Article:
Many, if not most, coach passengers are unwilling to pay or unable to afford the prices Amtrak charged in dining cars in the past.

There will always be coach passengers willing to pay those prices to have the dining car experience. But they are not necessarily a majority of the coach clientele.

Amtrak’s food and beverage service is an evolving process that isn’t moving as fast or necessarily toward the destination that many rail passenger advocates want it to see.

The dining car experience is still not the same as it was before the pandemic or, in the case of eastern long-distance trains, since the onset of flexible dining with its limited choices.

Amtrak management has not talked about the prospect of doing what the passenger carrier did in the 1990s when dining car menus featured regional offerings associated with a region of the country the train served.

That lasted a few years then fell by the wayside as Amtrak management went to a standard dining car menu for all trains with diners.

For now, the dining car experience is available only in the West and only to those with the means to afford sleeping car fares.

Dining service is an emotional subject for some passengers and passenger train advocates, particularly those above a certain age, who wax nostalgic about all of the people they enjoyed conversing with over a meal and lament having lost that.

Some remember a time when railroads used their dining service as a marketing tool and offered meals that rivaled in quality what was served in the better hotel restaurants.

They tend to believe as an article of faith that full-service dining is critical to drawing more people aboard the train and boosting Amtrak’s revenue.

Johnston, the Trains passenger correspondent, falls into that camp. In his piece he argued that reviving full-service dining on such trains as the Lake Shore Limited, Capitol Limited, Cardinal, and City of New Orleans would give “travelers in some of the country’s top population centers more incentive to ride.”

That in turn would generate more cash for Amtrak, Johnston asserted. How much more? He didn’t say because he doesn’t know.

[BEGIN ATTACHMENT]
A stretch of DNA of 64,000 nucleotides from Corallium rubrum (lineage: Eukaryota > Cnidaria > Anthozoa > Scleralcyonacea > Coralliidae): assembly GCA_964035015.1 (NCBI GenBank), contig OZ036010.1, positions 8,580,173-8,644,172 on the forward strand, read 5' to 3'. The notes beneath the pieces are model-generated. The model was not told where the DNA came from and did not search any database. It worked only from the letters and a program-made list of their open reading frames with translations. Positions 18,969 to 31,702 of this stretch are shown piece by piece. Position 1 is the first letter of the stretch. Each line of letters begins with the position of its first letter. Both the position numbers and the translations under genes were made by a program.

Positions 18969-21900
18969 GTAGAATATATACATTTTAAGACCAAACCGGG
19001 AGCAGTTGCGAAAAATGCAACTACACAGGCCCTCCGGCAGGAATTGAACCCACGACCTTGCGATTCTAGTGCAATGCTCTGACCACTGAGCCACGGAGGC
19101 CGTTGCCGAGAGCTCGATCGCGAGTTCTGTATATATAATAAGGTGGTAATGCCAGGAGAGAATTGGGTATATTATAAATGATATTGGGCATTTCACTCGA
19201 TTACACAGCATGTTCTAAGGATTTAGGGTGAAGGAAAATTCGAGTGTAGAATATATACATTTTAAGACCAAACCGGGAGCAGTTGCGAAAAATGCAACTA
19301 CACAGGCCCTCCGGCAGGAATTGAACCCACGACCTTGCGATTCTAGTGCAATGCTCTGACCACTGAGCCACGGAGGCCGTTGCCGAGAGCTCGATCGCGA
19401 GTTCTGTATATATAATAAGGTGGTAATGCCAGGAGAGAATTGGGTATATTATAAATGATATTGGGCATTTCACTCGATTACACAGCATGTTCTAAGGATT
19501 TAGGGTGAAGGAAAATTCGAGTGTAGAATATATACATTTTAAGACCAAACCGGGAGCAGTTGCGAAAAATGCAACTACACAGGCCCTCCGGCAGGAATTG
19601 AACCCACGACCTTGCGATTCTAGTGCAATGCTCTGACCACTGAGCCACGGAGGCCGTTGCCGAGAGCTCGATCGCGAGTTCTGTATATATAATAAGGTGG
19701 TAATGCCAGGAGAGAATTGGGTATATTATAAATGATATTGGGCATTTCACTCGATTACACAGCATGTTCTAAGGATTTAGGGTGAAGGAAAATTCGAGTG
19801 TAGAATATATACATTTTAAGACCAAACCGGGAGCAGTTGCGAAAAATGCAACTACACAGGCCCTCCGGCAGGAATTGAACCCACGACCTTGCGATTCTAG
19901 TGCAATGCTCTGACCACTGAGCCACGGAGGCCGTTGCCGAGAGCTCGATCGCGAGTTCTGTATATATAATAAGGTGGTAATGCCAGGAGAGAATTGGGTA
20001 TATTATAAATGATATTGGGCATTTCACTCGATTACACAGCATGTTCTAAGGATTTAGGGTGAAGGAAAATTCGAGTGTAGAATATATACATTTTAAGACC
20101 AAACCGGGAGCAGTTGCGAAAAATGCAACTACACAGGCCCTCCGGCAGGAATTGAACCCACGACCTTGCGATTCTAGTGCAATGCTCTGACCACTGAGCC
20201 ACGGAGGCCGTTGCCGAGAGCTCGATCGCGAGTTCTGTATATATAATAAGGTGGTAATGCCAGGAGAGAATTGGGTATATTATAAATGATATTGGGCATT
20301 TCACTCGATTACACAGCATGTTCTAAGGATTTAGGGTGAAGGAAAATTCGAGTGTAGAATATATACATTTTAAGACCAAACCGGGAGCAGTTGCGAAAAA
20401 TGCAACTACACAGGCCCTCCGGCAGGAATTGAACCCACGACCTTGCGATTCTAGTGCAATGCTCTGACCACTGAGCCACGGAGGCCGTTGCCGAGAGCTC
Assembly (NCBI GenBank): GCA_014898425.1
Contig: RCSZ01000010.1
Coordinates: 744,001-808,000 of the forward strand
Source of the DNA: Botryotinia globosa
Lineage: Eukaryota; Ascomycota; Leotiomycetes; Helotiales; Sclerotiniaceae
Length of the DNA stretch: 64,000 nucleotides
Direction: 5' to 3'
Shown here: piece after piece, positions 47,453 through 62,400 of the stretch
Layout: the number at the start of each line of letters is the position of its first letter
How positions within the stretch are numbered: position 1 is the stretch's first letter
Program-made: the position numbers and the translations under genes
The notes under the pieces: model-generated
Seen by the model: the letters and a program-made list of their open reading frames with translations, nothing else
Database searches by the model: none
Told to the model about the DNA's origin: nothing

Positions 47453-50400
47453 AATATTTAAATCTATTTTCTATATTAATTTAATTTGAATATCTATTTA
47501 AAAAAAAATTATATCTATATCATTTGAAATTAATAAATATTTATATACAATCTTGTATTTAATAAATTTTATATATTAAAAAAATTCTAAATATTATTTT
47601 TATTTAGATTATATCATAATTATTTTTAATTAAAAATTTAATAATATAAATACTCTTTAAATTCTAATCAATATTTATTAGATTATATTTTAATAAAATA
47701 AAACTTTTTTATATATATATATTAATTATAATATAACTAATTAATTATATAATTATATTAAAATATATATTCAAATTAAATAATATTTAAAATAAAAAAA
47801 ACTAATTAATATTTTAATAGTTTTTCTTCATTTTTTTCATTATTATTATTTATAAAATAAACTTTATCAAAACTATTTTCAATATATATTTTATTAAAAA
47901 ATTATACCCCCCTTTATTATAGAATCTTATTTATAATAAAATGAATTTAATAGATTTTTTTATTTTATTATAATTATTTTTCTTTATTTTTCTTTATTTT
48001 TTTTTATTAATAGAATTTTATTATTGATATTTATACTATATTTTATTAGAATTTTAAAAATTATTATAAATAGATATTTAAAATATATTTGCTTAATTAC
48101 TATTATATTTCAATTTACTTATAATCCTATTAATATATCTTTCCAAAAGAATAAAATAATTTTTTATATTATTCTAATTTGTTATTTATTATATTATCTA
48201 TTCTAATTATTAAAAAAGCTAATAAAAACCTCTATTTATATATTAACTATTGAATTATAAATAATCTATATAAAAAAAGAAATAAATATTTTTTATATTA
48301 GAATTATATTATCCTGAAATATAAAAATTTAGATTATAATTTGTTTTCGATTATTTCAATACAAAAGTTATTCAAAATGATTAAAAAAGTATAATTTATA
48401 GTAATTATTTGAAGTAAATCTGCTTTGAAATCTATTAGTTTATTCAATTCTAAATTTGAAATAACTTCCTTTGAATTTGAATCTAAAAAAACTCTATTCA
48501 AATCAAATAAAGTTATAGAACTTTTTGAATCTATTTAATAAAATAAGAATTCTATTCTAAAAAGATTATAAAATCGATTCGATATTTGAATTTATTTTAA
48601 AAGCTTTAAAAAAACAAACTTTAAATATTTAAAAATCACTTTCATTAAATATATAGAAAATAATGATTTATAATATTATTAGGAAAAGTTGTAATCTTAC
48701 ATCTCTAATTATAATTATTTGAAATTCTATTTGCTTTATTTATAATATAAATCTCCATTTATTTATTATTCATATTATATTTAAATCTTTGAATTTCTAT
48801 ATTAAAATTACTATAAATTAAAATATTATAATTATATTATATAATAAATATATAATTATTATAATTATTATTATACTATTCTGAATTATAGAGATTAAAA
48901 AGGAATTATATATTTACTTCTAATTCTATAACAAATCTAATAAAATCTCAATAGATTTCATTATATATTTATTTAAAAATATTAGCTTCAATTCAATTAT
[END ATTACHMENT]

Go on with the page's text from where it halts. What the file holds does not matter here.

There is much Amtrak knows about its finances and passengers that it doesn’t share with the public, arguing that that information is proprietary.

It probably is true that the upgraded dining service has boosted the morale of Amtrak food and beverage workers as the article suggested and resulted in happier passengers.

Yet as the pandemic and the politically-motivated attacks on Amtrak food and beverage service of past years have shown, all of that can change virtually overnight and probably will.

Bus Bridge Operating Overnight For Coast Starlight Passengers

July 21, 2021

A fire that damaged a bridge in Oregon used by Amtrak’s Coast Starlight has left passengers having to ride a bus overnight between Sacramento and Klamath Falls, Oregon.

Trains 11 and 14 are operating between Los Angeles and Sacramento, and between Seattle and Klamath Falls.

However, the situation will change between July 31 and Aug. 3, when the bus bridge will be canceled due to track work by host railroad Union Pacific.

The damaged bridge is on UP’s Black Butte Subdivision. The fire occurred June 28 and the bridge isn’t expected to reopen until at least Sept. 1.

At present, Train 11 is operating between Seattle and Klamath Falls, then as Bus 3011 between Klamath Falls and Sacramento and then as Train 1011 between Sacramento and Los Angeles.

Train 14 is operating Train 14 from Los Angeles to Sacramento, then as Bus 3014 from Sacramento to Klamath Falls and then as Train 1014 from Klamath Falls to Seattle.